1/3 cup cake flour

2/3 cup all purpose flour

3 tbls. powdered sugar

1 stick butter

2 tbls. dried and ground seaweed (preferably dulse, wakame, nori, kombu)


Pulse flours, sugar, and powdered seaweed in food processor until well mixed. Add butter and pulse until you have a dough. Roll into a log. Wrap in plastic and refrigerate for 1 -8 hours (the longer the better).

Once the log of dough is solid, slice into coins about 1/8" thick. Brush with water and top with a flake or two of sea salt. Bake in a 350 degree oven for about 10 minutes (edges should be gold).

Once cool, top with creme fraiche, caviar or trout roe, and minced preserved lemon, or other toppings of your choice.  :)

Watch the demo below

Roast Chicken With Crunchy Seaweed and Potatoes

Just the other night a few of us were talking about making fried chicken with dulse, and potentially how good it could be. Lo and behold, today we found a recipe for roasted chicken with crunchy dulse!

This recipe calls for kelp and dulse and is an excellent twist on the traditional roasted chicken.

This recipe comes from MELISSA CLARK written in the cooking section of the New York Times


  • 4 tablespoons unsalted butter, softened

  • 1 tablespoon red dulse flakes or powder

  • 1 teaspoon finely grated lemon zest plus 1 teaspoon lemon juice

  • 1 ¼ teaspoons kosher salt

  • 1 (3 1/2- to 4-pound) whole chicken, patted dry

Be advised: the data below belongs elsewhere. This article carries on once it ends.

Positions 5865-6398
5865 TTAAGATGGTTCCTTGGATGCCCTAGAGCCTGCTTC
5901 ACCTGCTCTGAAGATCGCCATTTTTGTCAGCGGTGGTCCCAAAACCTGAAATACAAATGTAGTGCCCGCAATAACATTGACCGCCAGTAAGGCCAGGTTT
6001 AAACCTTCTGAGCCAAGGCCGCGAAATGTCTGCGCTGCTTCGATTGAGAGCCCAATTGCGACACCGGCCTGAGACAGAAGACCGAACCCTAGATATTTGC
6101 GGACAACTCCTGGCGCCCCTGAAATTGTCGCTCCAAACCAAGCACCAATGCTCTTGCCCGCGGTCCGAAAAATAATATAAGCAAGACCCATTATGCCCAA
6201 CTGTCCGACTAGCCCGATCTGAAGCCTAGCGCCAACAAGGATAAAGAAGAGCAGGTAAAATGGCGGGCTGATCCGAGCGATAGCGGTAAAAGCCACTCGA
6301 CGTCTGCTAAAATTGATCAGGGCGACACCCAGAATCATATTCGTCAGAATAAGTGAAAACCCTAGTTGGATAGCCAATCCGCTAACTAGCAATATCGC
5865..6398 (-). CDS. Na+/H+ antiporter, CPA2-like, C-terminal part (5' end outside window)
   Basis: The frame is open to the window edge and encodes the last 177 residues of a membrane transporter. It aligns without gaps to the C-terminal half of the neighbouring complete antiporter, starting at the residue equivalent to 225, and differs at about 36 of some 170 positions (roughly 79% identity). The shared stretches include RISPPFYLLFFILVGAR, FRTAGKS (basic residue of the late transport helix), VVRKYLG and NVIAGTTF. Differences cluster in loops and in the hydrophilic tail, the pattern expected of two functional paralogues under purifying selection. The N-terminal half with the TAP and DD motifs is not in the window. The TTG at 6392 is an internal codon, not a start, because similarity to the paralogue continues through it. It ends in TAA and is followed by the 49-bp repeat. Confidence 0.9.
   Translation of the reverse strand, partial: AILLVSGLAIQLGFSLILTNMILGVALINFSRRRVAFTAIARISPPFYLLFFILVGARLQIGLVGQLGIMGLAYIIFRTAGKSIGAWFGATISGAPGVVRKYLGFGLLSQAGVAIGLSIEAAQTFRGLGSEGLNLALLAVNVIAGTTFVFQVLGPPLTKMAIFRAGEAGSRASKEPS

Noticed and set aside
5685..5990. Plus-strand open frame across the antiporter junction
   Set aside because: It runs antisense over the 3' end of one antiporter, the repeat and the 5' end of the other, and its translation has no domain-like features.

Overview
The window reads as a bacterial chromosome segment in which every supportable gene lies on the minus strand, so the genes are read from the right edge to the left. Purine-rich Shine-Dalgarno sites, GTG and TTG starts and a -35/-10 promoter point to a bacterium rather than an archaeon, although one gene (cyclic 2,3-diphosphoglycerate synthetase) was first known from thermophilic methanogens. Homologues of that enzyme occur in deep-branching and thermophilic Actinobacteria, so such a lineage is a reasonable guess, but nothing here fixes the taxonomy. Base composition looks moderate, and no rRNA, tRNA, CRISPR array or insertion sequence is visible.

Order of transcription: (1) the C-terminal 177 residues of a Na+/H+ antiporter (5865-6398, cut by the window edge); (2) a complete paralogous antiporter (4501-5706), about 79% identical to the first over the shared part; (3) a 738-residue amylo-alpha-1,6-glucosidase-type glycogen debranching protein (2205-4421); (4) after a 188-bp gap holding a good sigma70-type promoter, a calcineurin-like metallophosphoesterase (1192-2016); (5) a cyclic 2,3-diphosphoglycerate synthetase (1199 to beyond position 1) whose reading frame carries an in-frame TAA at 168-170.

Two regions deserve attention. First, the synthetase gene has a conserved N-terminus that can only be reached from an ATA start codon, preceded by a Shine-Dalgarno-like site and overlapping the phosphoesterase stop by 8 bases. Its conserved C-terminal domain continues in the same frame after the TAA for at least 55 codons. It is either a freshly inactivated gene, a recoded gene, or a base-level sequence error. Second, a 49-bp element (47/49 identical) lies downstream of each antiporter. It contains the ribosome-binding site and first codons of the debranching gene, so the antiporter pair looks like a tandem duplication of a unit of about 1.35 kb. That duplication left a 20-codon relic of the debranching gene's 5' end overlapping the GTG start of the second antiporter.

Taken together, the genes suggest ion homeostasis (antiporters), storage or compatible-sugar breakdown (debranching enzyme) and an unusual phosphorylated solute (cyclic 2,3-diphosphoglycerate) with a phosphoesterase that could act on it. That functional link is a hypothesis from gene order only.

• 1 small bunch fresh herbs, such as rosemary, thyme or sage

  • 1 pound baby potatoes, halved, or quartered if large

  • 1 small red onion, halved and thinly sliced

  • 2 cups ready-cut (or slaw-cut) kelp seaweed (about 6 ounces), water lightly squeezed out (see Note)

  • 2 tablespoons extra-virgin olive oil

  • Large pinch of red-pepper flakes


  1. In a small bowl, stir together softened butter, dulse, lemon zest and juice, and 3/4 teaspoon salt. Rub all over chicken, including the cavity, underneath the skin, then on top of the skin. Stuff herb bunch into cavity and transfer chicken to a rimmed baking sheet. Let marinate at least 1 hour or up to overnight in the refrigerator.

  2. Heat oven to 425 degrees and place a rack in the middle. Remove chicken from refrigerator and let sit at room temperature while you prepare vegetables.

  3. In a large bowl, toss together potatoes, onion, kelp, oil, red-pepper flakes and remaining 1/2 teaspoon salt. Spread mixture out surrounding the chicken on the baking sheet.